Every year, on December 3, the world recognizes International Day of Persons with Disabilities. The observation comes within the context of persons with disabilities being the world’s largest minority group and the fact that most of these individuals are marginalized in their society. The United Nations and all its States Parties have established this day therefore to celebrate the talents and abilities of persons with disabilities, whilst highlighting the barriers in society that continues to marginalize these individuals.

The theme for this year’s celebration is: “Transformative Solutions for Inclusive Development: The Role of Innovation in Fueling an accessible and equitable World.” The theme recognizes that for us to create an accessible and inclusive world, there must be the development of transformative solutions. Implicit in this theme is the appreciation that modern technologies have a preeminent role to play in building an accessible and inclusive society. In my 2019 journal article entitled “An Inclusive, Equitable and Prosperous Caribbean: The Case of Persons with Disabilities” I delineated how we can make life better for persons with disabilities in the Caribbean. In this context, I advocated the need for greater use of modern technologies. Similarly, in another journal article published in 2020 and entitled “Accessible and Inclusive City: Can Kingston Jamaica Measure Up?’” I argue for cities in the Caribbean to become more accessible for persons with disabilities. Again, modern technologies have an indispensable role to play in creating this accessible and equitable environment.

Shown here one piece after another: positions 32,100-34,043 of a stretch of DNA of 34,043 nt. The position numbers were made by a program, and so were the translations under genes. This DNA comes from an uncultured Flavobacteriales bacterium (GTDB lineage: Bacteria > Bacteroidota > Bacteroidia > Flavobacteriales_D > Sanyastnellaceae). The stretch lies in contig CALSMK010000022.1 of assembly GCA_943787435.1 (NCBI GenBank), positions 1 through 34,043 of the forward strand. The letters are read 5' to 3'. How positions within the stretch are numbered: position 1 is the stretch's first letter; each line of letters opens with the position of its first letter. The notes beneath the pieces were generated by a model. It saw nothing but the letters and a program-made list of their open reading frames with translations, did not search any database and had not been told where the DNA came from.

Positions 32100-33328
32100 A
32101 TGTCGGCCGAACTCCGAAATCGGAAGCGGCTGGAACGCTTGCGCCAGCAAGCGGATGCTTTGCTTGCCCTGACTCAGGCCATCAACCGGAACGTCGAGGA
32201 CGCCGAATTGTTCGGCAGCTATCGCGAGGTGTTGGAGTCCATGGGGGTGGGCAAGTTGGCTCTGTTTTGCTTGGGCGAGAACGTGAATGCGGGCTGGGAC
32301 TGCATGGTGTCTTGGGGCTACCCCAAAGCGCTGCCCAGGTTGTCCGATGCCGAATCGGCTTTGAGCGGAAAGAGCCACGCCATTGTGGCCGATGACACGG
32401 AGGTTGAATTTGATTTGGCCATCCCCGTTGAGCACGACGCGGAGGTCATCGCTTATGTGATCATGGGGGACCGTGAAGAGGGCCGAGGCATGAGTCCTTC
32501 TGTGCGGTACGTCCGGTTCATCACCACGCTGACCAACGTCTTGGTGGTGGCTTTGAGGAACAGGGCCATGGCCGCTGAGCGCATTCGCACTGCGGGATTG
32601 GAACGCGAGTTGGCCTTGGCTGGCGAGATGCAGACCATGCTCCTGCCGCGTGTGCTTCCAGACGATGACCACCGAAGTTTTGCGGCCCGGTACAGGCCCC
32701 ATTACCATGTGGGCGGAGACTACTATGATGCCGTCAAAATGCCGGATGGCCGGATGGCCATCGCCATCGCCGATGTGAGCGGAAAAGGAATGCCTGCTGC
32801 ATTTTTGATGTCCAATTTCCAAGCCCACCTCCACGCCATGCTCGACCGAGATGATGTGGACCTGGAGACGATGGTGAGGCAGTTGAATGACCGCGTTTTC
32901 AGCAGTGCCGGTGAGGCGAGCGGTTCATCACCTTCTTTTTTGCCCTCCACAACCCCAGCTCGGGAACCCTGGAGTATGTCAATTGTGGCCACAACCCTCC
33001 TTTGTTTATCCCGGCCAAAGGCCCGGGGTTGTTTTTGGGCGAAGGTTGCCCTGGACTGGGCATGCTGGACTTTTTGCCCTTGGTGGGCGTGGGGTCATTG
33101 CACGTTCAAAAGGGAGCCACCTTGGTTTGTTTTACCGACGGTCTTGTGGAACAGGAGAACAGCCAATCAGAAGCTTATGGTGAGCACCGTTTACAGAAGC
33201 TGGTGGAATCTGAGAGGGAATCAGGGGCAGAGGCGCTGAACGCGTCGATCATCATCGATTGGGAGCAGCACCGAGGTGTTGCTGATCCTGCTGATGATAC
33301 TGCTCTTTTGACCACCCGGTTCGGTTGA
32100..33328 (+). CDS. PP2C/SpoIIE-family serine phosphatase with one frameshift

But whilst there is this recognition that modern technologies must play a quintessential role in this transformative development trajectory of the region, there are some existential challenges. Persons with disabilities throughout the region are unemployed with data from the 2017 Economic Commission of Latin America and the Caribbean (ECLAC) suggesting that between 80 and 90 per cent of the population of persons with disabilities in the Caribbean are unemployed. This economic barrier has contributed to persons with disabilities in the region being among the poorest. Thus, most of these individuals cannot afford modern technologies to assist them in participating and being included in the mainstream of society.